December 5, 2022

Article Review - Journal Rewiew Club


Early mobilisation is recommended to attenuate muscle weakness and improve outcomes for patients admitted to critical care. At present, there is no clear guidance on optimal dosage, with variations in the literature with regards to timing, frequency, intensity and type of activity [1].

The international, multicentre, randomised controlled Trial on Early Active Mobilisation (TEAM) investigated early, high-intensity mobilisation (highest mobilisation level for as long as possible until fatigued) to usual care mobilisation in 750 mechanically ventilated adults [2]. The primary outcome was days alive and out of hospital after 180 days. Secondary outcomes included mortality, ventilator-free days, and relevant patient-reported outcomes after 180 days.

Physiotherapy involvement was high in both groups, but participants in the intervention group were active significantly longer (12.0 min [95% CI 10.4 to 13.6]) and mobilised to higher levels earlier (for standing: −2 days [95% CI −3.4 to −0.6]) when compared to the control group. Interestingly, despite the increased activity levels seen, the highest mobilisation level achieved within critical care did not differ between groups, and there were no statistically significant differences between the two groups for any outcome.

However, as a note of caution, the intervention group experienced more adverse events. Whilst there were no falls, cardiac arrests, accidental extubations or line removals, there did appear to be a higher incidence of cardiac arrhythmias and oxygen desaturation, suggesting a certain degree of pathophysiological distress in response to the increased activity levels.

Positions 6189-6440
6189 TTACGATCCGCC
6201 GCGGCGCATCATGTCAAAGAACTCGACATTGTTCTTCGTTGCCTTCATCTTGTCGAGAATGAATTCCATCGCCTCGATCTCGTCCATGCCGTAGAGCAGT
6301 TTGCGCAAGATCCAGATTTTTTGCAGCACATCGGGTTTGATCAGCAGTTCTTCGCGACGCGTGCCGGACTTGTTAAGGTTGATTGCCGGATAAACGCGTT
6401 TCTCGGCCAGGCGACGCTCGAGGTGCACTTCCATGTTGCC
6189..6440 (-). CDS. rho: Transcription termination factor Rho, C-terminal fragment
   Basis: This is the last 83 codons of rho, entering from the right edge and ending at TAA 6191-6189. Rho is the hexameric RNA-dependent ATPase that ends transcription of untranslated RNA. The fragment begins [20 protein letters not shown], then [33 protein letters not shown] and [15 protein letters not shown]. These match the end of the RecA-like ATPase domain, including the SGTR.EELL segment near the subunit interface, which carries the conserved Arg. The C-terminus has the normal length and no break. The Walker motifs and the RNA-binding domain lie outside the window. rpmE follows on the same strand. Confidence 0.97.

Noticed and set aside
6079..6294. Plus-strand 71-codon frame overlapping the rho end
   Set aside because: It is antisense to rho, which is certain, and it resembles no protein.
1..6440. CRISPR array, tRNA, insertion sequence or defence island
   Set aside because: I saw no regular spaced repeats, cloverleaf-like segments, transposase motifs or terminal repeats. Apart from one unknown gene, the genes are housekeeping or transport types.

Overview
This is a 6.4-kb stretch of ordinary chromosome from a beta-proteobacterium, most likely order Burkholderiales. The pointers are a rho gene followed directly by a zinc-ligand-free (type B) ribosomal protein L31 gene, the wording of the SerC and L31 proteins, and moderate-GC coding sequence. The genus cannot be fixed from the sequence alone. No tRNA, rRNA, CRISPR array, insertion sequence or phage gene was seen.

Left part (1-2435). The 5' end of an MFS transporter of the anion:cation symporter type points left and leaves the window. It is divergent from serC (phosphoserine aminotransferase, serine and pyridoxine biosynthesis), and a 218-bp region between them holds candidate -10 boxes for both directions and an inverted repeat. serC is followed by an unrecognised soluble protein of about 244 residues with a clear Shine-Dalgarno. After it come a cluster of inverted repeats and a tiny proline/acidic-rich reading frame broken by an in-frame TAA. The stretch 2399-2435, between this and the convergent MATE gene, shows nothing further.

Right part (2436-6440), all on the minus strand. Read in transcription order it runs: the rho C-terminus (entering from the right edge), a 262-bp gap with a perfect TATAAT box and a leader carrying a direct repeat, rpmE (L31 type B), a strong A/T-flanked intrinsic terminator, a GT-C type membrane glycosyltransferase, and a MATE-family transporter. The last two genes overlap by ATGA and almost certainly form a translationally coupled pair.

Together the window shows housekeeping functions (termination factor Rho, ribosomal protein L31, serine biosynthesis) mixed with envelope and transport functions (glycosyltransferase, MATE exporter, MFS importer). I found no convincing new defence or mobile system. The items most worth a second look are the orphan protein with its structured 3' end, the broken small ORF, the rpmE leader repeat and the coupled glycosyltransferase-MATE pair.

In conclusion, earlier and more intensive active mobilisation did not improve outcomes when compared to standard early mobilisation, but it was associated with more adverse events. When considering these results, it is important to place the trial’s methodology and findings within the context of other previous studies on early mobilisation.

In the TEAM trial, the control group mobilisation levels were similar to or higher than those seen in previous trials’ intervention groups [3] or standard care in many countries [4]. The strength of the TEAM trial thus lies within the high mobilisation standards of their control group that translates previous evidence of improved outcomes into practice. Therefore, the non-significant primary outcome should not hinder us from mobilising critically ill patients but rather challenge clinicians to achieve their standard of care.

Nevertheless, there seems to be a note of caution regarding how hard we can push our critically ill patients in the more acute phases of illness. Clinicians are recommended to weigh up the balance between intensity of physical activity and physiological reserve rather than always striving for progression or the highest mobility level possible [5].